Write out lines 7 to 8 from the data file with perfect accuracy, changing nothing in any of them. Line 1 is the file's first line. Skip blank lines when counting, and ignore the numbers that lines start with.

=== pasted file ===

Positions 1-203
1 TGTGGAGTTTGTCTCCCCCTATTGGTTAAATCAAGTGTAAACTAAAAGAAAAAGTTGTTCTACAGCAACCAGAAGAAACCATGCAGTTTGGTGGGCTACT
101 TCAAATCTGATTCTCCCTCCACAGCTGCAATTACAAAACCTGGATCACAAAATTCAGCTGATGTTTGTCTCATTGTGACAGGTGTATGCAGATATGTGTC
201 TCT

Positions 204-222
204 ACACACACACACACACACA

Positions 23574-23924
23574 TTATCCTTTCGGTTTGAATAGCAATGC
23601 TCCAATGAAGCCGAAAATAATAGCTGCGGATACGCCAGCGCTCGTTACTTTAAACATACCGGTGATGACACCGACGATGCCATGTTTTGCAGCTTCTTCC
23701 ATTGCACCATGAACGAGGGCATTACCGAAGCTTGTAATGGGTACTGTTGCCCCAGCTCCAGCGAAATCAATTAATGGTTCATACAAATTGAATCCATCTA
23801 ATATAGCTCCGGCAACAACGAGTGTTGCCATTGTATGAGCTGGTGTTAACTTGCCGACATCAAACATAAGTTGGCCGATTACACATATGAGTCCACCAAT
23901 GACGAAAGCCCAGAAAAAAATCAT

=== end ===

Positions 23574-23924
23574 TTATCCTTTCGGTTTGAATAGCAATGC